'Jupiter Ascending' review: Lost in space
Mila Kunis plays a young woman with the great comic book name Jupiter Jones, who leads an ordinary life cleaning toilets in Chicago. That’s until a band of evil homunculus aliens attempt to murder her while she’s in gynecologist stirrups. In bursts Caine Wise (Channing Tatum), an intergalactic wolfman in hover-boots, pointy ears, and a blond goatee. “I have more in common with a dog than with you,” he says after rescuing her. Kunis is an actress most capable of spouting off a joke and doesn’t skip a beat before exclaiming, “I love dogs!”
That line is one of a few in the Wachowskis’ latest misfire (made for a gargantuan $175 million and delayed since last summer) that receive a big, non-condescending laugh from the audience. At two hours and seven minutes, Jupiter Ascending is actually the directors’ shortest movie since their 1996 debut, the imaginative crime noir Bound, and more than any of their work in between (three Matrix movies, Speed Racer, Cloud Atlas), it edges towards that film’s saucy, self-aware tone. But Jupiter Ascending‘s early cleverness dries up quickly, especially when Kunis is offscreen, leaving us with just another incoherent sci-fi spectacle.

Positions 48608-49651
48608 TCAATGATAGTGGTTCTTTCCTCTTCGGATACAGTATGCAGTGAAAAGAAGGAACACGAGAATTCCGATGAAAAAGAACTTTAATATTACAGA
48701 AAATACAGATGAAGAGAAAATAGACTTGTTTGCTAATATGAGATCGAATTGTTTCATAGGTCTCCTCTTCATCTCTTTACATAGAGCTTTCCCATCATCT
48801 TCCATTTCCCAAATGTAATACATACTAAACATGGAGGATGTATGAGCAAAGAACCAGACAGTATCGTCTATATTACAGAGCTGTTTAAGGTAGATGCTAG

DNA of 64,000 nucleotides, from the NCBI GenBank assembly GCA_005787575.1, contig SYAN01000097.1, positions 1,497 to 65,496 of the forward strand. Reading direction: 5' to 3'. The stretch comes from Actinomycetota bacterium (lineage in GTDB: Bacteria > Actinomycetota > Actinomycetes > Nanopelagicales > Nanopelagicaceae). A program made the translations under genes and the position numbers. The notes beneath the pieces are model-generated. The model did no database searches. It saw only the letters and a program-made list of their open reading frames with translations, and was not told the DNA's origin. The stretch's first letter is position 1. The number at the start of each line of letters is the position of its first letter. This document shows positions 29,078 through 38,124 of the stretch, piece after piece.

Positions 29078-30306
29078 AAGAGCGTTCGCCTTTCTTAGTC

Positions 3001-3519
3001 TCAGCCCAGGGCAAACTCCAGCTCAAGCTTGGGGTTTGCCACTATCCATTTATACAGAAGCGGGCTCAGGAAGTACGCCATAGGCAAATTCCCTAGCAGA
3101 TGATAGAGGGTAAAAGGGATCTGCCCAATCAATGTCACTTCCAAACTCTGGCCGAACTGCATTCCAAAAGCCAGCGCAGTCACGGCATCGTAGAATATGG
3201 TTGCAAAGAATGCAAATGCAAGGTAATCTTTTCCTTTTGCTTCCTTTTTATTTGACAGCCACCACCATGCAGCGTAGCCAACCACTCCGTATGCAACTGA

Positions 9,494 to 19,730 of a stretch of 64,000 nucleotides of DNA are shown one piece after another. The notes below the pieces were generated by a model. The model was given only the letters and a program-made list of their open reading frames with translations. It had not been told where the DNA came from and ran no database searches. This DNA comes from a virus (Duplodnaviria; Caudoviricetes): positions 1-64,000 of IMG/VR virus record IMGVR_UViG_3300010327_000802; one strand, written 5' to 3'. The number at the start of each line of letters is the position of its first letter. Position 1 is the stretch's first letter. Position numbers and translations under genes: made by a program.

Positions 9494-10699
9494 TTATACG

At least the Wachowskis know how to fill the screen. Shot by Braveheart cinematographer John Toll, the movie displays its visual gusto early with a dazzling dogfight over downtown Chicago. A disorienting device is used with palpable throttle, in which the perspective is reversed so that we see the characters as stationary, it seems, as skyscrapers and Lake Michigan spin dizzily all around them. Later, the sight of large spaceships needling into and out of the eye of Jupiter (to the squeals of composer Michael Giacchino’s score) has a florid majesty that lends a pulpy 1980s feel.
But that’s before we see who lives in the eye of Jupiter. It’s current Best Actor nominee—frontrunner, even—Eddie Redmayne (The Theory of Everything) as the owner of a rusty old refinery where human beings are turned into replenishing bath water. Insanely, Redmayne is presented as a formidable villain, shouting lines like “I create life!” followed in a growly whisper with, “And I destroy it.” He’s impossible to take seriously as dangerous, but too mechanical to enjoy as camp. Jupiter Ascending won’t have any impact on Redmayne’s career or his Oscar chances, but the same can’t be said for his directors. Perhaps the movie’s underperformance—miracles notwithstanding, it’s not predicted to earn back its budget—will have the good effect of bringing the undoubtedly talented Wachowskis back down to Earth. C+